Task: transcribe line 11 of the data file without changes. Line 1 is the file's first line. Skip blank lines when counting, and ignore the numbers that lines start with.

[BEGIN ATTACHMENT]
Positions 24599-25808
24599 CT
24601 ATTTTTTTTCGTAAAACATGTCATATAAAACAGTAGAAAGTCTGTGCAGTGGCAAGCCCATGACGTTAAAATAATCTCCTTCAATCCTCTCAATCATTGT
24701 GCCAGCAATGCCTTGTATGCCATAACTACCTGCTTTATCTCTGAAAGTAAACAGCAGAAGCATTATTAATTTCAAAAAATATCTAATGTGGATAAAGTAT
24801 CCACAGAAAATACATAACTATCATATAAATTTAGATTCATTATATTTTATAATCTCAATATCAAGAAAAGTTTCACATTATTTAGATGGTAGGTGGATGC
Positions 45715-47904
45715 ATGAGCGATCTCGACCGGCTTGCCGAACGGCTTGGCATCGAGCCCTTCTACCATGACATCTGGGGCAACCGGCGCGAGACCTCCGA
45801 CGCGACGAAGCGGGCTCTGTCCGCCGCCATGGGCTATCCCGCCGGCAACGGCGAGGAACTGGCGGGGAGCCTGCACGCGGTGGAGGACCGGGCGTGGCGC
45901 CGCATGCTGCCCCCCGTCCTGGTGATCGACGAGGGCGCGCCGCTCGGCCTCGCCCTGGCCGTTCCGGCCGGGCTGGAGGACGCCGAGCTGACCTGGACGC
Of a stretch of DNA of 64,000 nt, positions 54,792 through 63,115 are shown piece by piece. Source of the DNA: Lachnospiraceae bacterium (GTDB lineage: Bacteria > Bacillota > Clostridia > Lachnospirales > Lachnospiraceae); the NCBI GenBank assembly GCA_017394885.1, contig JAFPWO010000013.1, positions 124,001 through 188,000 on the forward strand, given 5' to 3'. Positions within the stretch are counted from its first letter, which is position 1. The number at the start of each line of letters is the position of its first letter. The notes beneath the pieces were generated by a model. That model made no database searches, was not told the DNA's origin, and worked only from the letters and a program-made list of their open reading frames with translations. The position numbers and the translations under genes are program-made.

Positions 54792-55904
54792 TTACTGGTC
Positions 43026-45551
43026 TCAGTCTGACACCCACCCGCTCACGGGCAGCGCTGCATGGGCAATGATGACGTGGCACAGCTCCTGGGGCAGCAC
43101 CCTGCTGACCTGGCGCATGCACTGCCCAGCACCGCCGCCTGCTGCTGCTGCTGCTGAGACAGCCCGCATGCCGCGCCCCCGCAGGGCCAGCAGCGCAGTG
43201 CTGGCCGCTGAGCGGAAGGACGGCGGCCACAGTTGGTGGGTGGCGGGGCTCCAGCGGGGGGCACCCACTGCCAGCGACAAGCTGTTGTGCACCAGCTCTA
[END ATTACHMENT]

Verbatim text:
Positions 54792-55904